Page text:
3)Religious exemption from the army? – not true. Almost anyone can get an exemption from the army. Being in college, work, married, children etc etc. Besides that, would you care to explain what the hesder units are then?

      4)Reform and conservative Judaism are a concession in amongst ourselves. The ultra religious say one thing (that our families have done for thousands of years) and the reform and conservative rabbis “conceded” and decided to do what they wanted, how they wanted.

    • What you write is not accurate. Anyone in Israel can practice Judaism the way they want to. A different issue is whether they will receive recognition from the State.

      And as for that issue, Judaism with a label is a relatively new construct. The Judaism of two thousand years of pining for Tsion was not orthodox either, it was just Judaism. But nowadays with the plethora of label Judaisms, which ones should the State of Israel recognize? One which prayed for a return to Tsion three times a day or one, for example, which declared Berlin to be the new Jerusalem?

      Furthermore, if label Judaisms are recognised by the State regarding crucial issues, which ones should receive recognition? Reform? Conservative? Black Hebrews? Jews for Jesus? Anyone who feels Jewish?

      Personally, I am in favour of civil marriage for people who are unable to have a halachic wedding ceremony. Whatever other ceremony they have is their own business.

      I also want to add that I have nothing against people who believe themselves to be Jewish only to find out later that this is not the case. In fact there are cases where one member of a couple discovered that they were not Jewish just weeks before their marriage, as their parents never told them. This is very sad and they have my sympathy. However, as integrated a person might be in Israeli life, and unfortunately as brave as they might be in their death, it does not turn one into a Jew if one is not.

      • Alice, you of course have the right to your opinion. But I completely disagree with you. I think it does Israel and the people of Israel an injustice when the State only recognizes one form of Judaism. In addition, you are wrong to say that people have the right to practice whatever form of Judaism they want. If someone wants to practice Judaism by getting married by a Reform or Conservative Rabbi, they can’t. In addition, Reform and Conservative synagogues, schools, mikvot, etc . . . do not get equal funding . . . or for that matter any funding from the government. This means that it becomes a lot less accessible to practice the type of Judaism that a citizen wants. The way the current system is set up is that the Orthodox own Judaism. While the Orthodox have control, there is not much they give back to the Country – army services, taxes, knowledge, etc. The unbalance of the religious system does do damage to the country’s security. And in addition, it is wrong that the Country should expect one person to have all of the responsibilities of a citizen, but not give all the rights – i.e. marriage. The Orthodox do NOT hold the authority on who is Jewish.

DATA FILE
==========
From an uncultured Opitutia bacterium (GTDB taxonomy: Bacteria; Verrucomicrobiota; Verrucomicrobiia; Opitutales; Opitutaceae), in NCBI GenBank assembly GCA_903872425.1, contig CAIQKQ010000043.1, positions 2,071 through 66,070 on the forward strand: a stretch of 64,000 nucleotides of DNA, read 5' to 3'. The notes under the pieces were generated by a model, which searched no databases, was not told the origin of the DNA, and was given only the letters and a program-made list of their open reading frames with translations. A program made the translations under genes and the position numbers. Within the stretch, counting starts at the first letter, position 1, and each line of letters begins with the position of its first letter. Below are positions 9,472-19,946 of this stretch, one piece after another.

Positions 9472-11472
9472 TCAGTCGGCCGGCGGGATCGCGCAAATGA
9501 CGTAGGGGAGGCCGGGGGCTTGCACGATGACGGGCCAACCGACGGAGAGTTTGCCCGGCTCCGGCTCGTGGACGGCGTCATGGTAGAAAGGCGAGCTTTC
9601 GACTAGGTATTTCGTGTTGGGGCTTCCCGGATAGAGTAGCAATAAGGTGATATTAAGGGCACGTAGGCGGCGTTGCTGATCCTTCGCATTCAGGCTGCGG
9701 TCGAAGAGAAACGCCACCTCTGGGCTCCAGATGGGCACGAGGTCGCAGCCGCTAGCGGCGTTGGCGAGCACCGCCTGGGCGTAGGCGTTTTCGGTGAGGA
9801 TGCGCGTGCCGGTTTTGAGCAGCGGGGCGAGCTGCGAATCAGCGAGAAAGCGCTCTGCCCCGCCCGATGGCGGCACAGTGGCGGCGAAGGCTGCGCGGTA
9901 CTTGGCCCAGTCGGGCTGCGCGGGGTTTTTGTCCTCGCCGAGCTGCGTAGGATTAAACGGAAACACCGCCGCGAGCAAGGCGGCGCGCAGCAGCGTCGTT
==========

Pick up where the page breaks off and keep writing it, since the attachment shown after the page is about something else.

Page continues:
8. Interesting reading. I never really gave much thought to the internal religious politics in Israel before. I loved the beautiful photos too.

  9. Hey there, This website is amazing! Keep up the amazing work. I just bookmarked it

  10. Hey very nice blog!! Man .. I will bookmark your blog and take the feeds also…

  11. Hi! Check out our blog at El Al to read about the latest Aliyah flight to arrive in Israel this summer.